Ten tips for writing letters to the editor of your local newspaper about NYS’s new abortion law

Published on March 12th, 2019

Letters to the editor are an important advocacy tool. In addition to educating the public and the news media, elected officials pay attention to Letters Page conversations in their local papers to get a pulse on their constituents’ opinions on controversial issues. Below are 10 tips for effective letter writing, and some sample letters below that are intended solely as examples, rather than to be used exactly.

1. To be considered for publication, a letter to the editor should be a total length of between 100 and 200 words. You can check the specific requirements of any individual paper.

2. Always include your name, address and a daytime telephone number. Many news outlets call the letter-writer for verification.

3. It is best to email your letter to the editor, and place the content of your letter in the body of the email; do not send the letter as an attachment to your email.

4. Be respectful. Never use inflammatory language.

5. A letter is more likely to be published if the topic is tied to a recent news story or event. Keep your eyes on the news: if the legislature is considering new laws to benefit women, a letter about how the new abortion law harms women would be appropriate. If there’s a story about a new safety device for newborn babies, a letter about the harm to infants from the abortion law would fit in nicely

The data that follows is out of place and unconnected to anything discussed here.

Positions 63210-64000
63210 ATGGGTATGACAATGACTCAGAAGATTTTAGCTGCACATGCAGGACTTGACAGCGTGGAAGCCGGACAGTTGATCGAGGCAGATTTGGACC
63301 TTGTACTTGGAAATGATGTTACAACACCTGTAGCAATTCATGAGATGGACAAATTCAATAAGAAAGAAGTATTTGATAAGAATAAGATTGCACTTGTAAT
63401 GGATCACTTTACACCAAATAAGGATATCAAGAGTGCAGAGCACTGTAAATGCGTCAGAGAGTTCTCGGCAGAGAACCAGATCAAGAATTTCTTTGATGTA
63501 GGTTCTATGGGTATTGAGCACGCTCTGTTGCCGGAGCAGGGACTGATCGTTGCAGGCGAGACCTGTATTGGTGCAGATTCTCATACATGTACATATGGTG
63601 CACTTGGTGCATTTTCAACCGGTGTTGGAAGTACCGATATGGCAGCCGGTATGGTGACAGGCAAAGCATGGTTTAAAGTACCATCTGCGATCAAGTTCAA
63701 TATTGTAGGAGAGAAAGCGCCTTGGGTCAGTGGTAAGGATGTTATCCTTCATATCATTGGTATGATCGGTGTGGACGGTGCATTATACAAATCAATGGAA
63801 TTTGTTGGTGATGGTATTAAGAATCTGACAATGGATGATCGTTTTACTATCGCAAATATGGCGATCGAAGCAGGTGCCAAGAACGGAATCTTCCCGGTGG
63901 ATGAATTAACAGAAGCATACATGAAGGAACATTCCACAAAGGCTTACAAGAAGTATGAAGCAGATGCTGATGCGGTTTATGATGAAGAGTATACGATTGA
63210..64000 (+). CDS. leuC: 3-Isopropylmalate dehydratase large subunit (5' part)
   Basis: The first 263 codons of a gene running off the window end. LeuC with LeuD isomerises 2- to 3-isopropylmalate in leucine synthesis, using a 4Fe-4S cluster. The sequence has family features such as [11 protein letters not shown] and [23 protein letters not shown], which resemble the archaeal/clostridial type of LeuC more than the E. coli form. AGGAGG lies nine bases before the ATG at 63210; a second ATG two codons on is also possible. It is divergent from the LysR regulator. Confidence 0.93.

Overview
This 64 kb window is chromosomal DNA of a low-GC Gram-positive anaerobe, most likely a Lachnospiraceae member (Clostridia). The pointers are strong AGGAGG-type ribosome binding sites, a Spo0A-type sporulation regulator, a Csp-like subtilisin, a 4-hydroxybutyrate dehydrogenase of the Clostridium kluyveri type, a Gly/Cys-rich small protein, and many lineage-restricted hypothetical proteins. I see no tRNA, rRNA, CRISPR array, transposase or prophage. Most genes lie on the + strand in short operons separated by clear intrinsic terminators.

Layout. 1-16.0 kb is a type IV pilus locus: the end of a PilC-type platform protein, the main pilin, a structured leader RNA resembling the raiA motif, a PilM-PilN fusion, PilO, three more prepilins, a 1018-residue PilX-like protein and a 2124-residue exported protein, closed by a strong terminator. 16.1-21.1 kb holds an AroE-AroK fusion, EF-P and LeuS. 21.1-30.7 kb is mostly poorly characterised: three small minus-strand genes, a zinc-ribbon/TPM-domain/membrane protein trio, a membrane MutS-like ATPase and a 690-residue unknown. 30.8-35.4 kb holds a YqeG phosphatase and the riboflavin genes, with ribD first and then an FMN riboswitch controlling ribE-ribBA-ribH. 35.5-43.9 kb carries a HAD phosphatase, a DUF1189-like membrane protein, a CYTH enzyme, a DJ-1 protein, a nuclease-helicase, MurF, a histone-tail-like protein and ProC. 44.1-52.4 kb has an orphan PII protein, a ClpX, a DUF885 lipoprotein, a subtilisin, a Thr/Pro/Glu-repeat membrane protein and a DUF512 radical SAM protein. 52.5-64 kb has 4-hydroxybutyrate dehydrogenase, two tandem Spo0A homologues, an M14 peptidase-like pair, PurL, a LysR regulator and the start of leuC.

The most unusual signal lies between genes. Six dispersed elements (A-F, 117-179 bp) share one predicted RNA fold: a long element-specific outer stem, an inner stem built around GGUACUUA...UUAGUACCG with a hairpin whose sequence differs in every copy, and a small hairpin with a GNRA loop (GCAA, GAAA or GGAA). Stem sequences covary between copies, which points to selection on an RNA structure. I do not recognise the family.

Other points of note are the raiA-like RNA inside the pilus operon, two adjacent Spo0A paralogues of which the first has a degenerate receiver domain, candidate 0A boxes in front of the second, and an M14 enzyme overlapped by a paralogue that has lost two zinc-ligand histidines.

6. Know the facts. See our fact sheet about the new law. Don’t exaggerate or overstate the law. Just state the facts. The truth is powerful.

7. Stick with one main issue or point. Don’t try to include all the flaws in the Reproductive Health Act in one letter. Pick one topic and stay there. Keep it simple and understandable.

8 Use your own words. While we offer sample letters to the editor, it is always best to put the letter in your own words. A person’s passion and true feelings come through most effectively when they use their own heartfelt words.

9. You can use the Action Center on this website to send letters to editors easily and efficiently. Here’s how: Go to the “Take Action!” tab in the main menu above and click on Contact Local Media. Enter your home zip code and then your address. The system will display for you a directory of your federal officials, your state officials, and your local media (make sure to scroll down). Check off the news outlet to whom you’d like to send your letter, then hit the tab at the bottom that says “Compose Message.” Just enter your subject and write your letter in the space marked “Message Body.” Be sure to include your phone number at the end of your message, because many news outlets will not publish a letter without a phone number included for verification. Review your mailing address and click “Send Message.” It’s that simple!